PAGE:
In a fifth aspect the present invention resides in a sample container handling apparatus for a pathology sample distribution system having a plurality of containers and the containers each containing a sample for pathology analysis a pathology specimen tube distributor. The apparatus comprises container sealing means for sealing containers with samples dispensed therein. The container sealing means includes a source of heat sensitive laminate tape; means for punching the tape to form caps for the containers; means for placing each said caps over the top of a container and means for heating the cap over the container to cause the laminate to seal the container.
The laminate tape preferably is dispensed from spools or reels.
In a sixth aspect of the present invention resides in a sample container handling apparatus for a pathology sample distribution system having a plurality of containers and the containers each containing a sample for pathology analysis. The apparatus comprises automatic labelling means for the application of adhesive labels to containers with samples dispensed therein. The automatic labelling means includes one or more spools of adhesive labels, means to provide sample identification indicators on the adhesive labels; a sample identification means to verify that the indicators on the labels corresponds to the indicators of containers from which the samples are aspirated, and means for detecting errors in the indicators on the labelled containers or the absence of a label.
In a seventh aspect the present invention resides in a sample container handling apparatus for a pathology sample distribution system having a plurality of containers for pathology analysis, each container having a closed end and an open end. The apparatus comprises hopper means for receiving and delivering one or more of the containers, and having container alignment means for aligning the containers from any position to a vertical position with the open ends positioned to receive samples.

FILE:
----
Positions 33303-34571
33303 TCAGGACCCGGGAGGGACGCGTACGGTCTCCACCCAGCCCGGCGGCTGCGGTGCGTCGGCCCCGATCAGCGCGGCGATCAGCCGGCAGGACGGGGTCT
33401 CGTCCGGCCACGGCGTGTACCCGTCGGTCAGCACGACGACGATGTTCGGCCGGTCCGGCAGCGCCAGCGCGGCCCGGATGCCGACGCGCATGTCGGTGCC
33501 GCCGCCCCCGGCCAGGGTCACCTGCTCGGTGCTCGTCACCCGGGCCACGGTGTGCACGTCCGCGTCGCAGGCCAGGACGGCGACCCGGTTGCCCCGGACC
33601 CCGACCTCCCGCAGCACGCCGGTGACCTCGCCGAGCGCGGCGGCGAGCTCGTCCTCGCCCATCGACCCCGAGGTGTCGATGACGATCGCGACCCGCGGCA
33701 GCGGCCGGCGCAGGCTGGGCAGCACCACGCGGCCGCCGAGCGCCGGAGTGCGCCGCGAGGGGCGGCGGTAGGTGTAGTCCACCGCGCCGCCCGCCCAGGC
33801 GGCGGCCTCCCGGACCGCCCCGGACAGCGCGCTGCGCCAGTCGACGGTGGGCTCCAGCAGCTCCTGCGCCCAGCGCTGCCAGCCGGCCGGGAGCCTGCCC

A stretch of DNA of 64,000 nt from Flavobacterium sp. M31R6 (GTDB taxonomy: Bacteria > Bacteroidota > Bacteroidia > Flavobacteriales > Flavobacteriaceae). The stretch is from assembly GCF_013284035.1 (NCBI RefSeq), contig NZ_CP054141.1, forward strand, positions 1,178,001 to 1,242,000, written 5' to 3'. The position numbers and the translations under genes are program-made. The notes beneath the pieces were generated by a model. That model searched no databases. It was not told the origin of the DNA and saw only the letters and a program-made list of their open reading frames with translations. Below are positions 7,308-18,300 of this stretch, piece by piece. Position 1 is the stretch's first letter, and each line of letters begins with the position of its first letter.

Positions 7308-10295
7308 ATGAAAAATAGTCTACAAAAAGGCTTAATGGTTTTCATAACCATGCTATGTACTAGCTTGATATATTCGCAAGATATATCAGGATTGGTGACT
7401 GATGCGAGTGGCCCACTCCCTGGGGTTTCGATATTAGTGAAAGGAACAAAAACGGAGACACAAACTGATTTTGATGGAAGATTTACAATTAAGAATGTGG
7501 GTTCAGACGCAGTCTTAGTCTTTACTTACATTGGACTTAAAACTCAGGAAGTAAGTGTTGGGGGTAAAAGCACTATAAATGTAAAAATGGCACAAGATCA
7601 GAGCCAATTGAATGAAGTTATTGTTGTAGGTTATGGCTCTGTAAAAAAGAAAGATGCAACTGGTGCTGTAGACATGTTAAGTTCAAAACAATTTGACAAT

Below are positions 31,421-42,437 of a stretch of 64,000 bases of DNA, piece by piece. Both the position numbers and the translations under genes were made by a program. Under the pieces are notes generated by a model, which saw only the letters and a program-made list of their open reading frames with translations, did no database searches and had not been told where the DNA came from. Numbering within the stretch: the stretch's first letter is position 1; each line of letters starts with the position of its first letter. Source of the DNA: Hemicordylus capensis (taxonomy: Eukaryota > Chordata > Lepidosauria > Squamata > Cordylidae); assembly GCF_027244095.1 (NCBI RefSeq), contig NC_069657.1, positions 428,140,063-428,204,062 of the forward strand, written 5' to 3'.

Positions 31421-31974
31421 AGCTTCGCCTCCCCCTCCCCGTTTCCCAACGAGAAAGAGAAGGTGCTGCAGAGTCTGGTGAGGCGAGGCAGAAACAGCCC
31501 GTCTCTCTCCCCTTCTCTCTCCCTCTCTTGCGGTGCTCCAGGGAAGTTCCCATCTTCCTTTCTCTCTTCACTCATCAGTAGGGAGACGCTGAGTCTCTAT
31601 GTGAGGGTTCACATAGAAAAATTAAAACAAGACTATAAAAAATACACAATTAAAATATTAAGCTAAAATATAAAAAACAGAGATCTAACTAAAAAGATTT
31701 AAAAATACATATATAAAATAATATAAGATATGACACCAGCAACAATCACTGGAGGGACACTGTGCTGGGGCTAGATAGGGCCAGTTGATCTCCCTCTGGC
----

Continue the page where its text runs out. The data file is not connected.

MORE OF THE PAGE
Preferably the container alignment means includes a rotary magazine having circumferentially located compartments to hold horizontally positioned containers, a sideways plunger member arranged in co-operation with the magazine and a guide positioned beneath the magazine to change the position of the containers released from the magazine from the horizontal to the vertical position. In operation the plunger member pushes a closed end of a container so that the displaced container released from the magazine falls into the guide in the vertical position. Said co-operating plunger member when not in contact with a closed end, does not push a container which when released, falls into the guide in the vertical position.
In an eighth aspect the present invention resides in a pathology sample distribution system having a plurality of containers of different types and the containers each containing a sample for pathology analysis a pathology specimen. The system comprises a loading station for loading said containers, a container handling station arranged to receive the containers in turn from the loading station, and distribution station with areas or distribution holders marked for specific analysing processes. The handling station has one or a combination of two or more of the apparatus as described above.
In a ninth aspect therefore the present invention resides in a sample container handling apparatus for a pathology sample distribution system having a plurality of containers and the containers each containing a sample for pathology analysis. The apparatus comprises a loading station having a conveyor arrangement for conveying the containers in position to be loaded onto a tube handling station. The conveyor arrangement includes a movable conveyor surface on which carriers for carrying said containers can be placed. The conveyor surface has a first section arranged with a barrier dividing said first section into a buffer zone and a by-pass passage for the carriers. The buffer zone has an entrance and a diversion part is arranged adjacent to the entrance. In operation the diversion part diverts carriers carrying containers into the buffer zone and empty carriers continue to move into the by-pass passage.
Preferably the diversion part is arranged so that when the buffer zone is full of carriers carrying tubes, other carriers with or without tubes continue to move into the by-pass passage.